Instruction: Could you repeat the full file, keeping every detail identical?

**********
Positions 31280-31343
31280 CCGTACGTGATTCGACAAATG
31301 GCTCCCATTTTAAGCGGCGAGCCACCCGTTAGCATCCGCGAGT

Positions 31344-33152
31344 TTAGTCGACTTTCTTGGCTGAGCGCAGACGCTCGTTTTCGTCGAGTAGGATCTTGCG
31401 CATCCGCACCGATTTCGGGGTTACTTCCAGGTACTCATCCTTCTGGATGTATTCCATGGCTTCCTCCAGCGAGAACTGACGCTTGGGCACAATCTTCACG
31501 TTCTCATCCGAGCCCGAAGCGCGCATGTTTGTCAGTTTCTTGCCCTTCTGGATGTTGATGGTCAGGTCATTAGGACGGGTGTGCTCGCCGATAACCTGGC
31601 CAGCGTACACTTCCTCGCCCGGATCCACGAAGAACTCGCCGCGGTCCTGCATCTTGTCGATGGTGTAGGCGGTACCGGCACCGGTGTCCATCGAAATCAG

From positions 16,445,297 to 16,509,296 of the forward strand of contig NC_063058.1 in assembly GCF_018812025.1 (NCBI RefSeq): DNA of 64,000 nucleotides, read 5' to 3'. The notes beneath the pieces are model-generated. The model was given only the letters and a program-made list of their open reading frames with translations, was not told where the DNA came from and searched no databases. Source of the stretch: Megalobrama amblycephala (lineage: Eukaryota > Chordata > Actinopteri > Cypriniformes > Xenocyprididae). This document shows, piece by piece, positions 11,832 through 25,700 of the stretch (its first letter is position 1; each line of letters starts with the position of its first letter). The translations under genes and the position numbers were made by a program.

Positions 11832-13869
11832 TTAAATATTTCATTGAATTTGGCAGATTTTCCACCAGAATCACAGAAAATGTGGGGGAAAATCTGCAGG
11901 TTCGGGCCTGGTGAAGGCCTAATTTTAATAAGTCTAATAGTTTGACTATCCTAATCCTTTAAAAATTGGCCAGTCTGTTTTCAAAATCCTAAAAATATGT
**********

Positions 31280-31343
31280 CCGTACGTGATTCGACAAATG
31301 GCTCCCATTTTAAGCGGCGAGCCACCCGTTAGCATCCGCGAGT

Positions 31344-33152
31344 TTAGTCGACTTTCTTGGCTGAGCGCAGACGCTCGTTTTCGTCGAGTAGGATCTTGCG
31401 CATCCGCACCGATTTCGGGGTTACTTCCAGGTACTCATCCTTCTGGATGTATTCCATGGCTTCCTCCAGCGAGAACTGACGCTTGGGCACAATCTTCACG
31501 TTCTCATCCGAGCCCGAAGCGCGCATGTTTGTCAGTTTCTTGCCCTTCTGGATGTTGATGGTCAGGTCATTAGGACGGGTGTGCTCGCCGATAACCTGGC
31601 CAGCGTACACTTCCTCGCCCGGATCCACGAAGAACTCGCCGCGGTCCTGCATCTTGTCGATGGTGTAGGCGGTACCGGCACCGGTGTCCATCGAAATCAG

From positions 16,445,297 to 16,509,296 of the forward strand of contig NC_063058.1 in assembly GCF_018812025.1 (NCBI RefSeq): DNA of 64,000 nucleotides, read 5' to 3'. The notes beneath the pieces are model-generated. The model was given only the letters and a program-made list of their open reading frames with translations, was not told where the DNA came from and searched no databases. Source of the stretch: Megalobrama amblycephala (lineage: Eukaryota > Chordata > Actinopteri > Cypriniformes > Xenocyprididae). This document shows, piece by piece, positions 11,832 through 25,700 of the stretch (its first letter is position 1; each line of letters starts with the position of its first letter). The translations under genes and the position numbers were made by a program.

Positions 11832-13869
11832 TTAAATATTTCATTGAATTTGGCAGATTTTCCACCAGAATCACAGAAAATGTGGGGGAAAATCTGCAGG
11901 TTCGGGCCTGGTGAAGGCCTAATTTTAATAAGTCTAATAGTTTGACTATCCTAATCCTTTAAAAATTGGCCAGTCTGTTTTCAAAATCCTAAAAATATGT